Malcolm, despite your trail of destruction on environmental issues, with privatisation and the free market operating apace, power prices have soared while you have been in office.

You are four years into your term in government and you are still blaming your predecessors and continually asking the Opposition what their plan is. That’s not what governing is about.  You were put there to fix things and you haven’t.

Every industry player (other than the Minerals Council) has told you that your plan stinks.

Stop pointing at others.  That’s not what “strong leaders” do.


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  1. Florence nee Fedup

    Strong leaders don’t blame others when they have no plans of their own. Continue to do nothing.

  2. Terry2

    Kaye, this government just cannot take a trick can they ?

    Just hearing on the news that the Australian Federal Police have arrested more illegal drug importers whose activities were facilitated by corrupt Australian Border Force personnel.

    Isn’t that a strong argument in favour of not merging these agencies under one Minister ?

  3. Vicki Cox

    In 23 hours Australians have raised 45k for fighting the postal vote on GO FUND ME sponsored by Wilkie, perhaps we can use this vechicle to crowdfund for the sole purpose of getting rid of this spineless PM Trumbles!
    This liberal government would be the worst in history, highest amount of debt in Australia’s history, destroying ABC,NDIS GONSKI,ATO , CENTRELINK etc all credibility out the window in 4 year’s, what a disgusting bunch of born to rule treacherous parasites.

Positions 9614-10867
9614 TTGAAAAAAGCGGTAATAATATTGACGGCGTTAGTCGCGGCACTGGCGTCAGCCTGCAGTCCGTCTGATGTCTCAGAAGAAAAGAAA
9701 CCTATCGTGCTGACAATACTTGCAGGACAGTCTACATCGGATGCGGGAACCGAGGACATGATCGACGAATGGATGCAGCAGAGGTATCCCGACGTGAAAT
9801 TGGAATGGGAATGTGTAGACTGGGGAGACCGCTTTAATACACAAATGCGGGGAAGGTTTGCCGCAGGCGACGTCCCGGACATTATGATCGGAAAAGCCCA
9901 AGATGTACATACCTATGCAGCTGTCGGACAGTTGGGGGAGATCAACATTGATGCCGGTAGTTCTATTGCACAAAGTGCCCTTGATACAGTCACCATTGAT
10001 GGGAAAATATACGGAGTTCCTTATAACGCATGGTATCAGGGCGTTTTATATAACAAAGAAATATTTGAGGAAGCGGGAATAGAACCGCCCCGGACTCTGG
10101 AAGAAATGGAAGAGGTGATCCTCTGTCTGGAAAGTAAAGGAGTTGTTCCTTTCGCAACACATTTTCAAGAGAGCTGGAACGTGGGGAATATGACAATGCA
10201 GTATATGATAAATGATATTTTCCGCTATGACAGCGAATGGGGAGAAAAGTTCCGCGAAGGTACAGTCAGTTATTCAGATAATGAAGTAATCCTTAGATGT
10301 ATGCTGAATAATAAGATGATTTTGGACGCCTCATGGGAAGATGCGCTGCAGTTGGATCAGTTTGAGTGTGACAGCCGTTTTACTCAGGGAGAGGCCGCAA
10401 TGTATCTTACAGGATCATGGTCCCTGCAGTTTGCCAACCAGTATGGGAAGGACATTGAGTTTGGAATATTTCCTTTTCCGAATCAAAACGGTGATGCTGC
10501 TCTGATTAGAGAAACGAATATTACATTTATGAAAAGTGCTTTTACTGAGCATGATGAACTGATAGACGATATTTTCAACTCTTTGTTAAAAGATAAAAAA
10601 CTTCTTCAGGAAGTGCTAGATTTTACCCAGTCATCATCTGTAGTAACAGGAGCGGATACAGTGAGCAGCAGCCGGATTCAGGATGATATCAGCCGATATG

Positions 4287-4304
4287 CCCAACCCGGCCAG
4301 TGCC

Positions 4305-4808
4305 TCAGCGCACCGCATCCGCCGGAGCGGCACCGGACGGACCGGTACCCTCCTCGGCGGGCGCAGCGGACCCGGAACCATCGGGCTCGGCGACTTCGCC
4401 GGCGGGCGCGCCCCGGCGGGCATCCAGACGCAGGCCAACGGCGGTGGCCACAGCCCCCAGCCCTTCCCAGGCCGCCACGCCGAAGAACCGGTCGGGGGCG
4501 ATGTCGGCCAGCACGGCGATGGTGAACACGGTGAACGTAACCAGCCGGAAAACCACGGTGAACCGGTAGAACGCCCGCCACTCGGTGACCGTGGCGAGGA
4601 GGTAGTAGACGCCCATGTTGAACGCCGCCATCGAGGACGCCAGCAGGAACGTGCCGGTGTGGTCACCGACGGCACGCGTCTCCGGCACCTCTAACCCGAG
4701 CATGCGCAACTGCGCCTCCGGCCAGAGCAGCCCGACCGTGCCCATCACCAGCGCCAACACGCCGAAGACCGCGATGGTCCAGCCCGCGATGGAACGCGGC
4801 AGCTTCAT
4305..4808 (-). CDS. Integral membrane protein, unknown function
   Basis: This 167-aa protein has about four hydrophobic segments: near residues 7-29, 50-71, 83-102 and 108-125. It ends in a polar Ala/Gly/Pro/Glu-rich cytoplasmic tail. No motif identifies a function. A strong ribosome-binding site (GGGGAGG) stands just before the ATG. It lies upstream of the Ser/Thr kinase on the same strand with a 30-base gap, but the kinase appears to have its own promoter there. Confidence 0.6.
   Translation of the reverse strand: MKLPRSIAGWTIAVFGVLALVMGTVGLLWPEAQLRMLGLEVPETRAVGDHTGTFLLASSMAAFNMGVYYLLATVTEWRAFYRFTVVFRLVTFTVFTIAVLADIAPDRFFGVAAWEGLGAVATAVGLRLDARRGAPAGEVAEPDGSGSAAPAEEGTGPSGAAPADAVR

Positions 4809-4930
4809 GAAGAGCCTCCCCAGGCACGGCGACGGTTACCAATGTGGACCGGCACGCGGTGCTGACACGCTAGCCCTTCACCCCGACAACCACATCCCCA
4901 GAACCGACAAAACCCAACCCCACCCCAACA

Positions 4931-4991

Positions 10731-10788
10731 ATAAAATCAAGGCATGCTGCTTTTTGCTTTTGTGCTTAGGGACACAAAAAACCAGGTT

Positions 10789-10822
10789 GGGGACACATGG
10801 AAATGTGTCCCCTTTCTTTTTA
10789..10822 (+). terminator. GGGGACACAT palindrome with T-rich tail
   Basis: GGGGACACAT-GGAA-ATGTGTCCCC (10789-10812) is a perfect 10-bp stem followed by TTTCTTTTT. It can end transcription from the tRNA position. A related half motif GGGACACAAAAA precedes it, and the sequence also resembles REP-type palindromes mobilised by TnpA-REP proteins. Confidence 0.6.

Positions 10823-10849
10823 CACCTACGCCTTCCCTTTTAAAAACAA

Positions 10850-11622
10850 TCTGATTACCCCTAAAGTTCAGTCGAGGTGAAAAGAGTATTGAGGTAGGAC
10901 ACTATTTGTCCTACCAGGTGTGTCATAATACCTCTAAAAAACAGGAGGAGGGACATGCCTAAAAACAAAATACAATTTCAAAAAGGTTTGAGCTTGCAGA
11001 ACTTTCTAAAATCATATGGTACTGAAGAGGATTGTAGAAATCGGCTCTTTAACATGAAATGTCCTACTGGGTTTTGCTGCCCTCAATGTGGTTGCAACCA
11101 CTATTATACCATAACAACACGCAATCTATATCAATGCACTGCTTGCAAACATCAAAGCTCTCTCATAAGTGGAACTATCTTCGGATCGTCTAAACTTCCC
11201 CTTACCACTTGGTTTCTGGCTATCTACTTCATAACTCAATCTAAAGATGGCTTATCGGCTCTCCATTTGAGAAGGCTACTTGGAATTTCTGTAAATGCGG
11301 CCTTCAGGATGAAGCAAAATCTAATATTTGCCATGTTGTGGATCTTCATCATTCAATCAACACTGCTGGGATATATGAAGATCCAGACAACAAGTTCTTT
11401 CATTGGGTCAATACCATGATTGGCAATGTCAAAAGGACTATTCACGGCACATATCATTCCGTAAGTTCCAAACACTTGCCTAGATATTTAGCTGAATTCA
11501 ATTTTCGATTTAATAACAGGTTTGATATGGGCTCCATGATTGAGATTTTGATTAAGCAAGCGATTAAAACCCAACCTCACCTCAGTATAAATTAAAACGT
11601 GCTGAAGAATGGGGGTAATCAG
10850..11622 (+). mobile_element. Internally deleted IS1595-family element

4. Michael Taylor

    I almost choked on my coffee when Turnbull said he is a strong leader (or words to that effect). Surely, surely he doesn’t believe it. Or maybe he does. Maybe he’s so damn up himself that no amount of hopelessness can budge him into reality.

  5. king1394

    Strong leaders don’t need to keep telling people how strong they are. Only weak leaders need to try to convince the people that they are strong when they are not.

    And one of the greatest weaknesses of the Lib/Nat Coalition and the people who support them, is that they cannot believe that the future will be much the same as now. They have not, and cannot understand that we are facing tremendous changes in the next 30 or so years.

    Therefore they want the same energy system, the same fossil fuel base, the same transport systems, the same concepts about the world of work and how people can study and get a good job. All these things are dying in front of us. In 30 years we will not be living in the same way, using resources in the same profligate and wasteful style, still zooming about in individual privately owned cars, and still employed under the same system. The current government are not going to manage change, but they think to maintain things as they are forever.

    Leadership? What leadership?

  6. Freetasman

    And the reality and sad fact it is that Malcolm still doing better than Bill on the polls.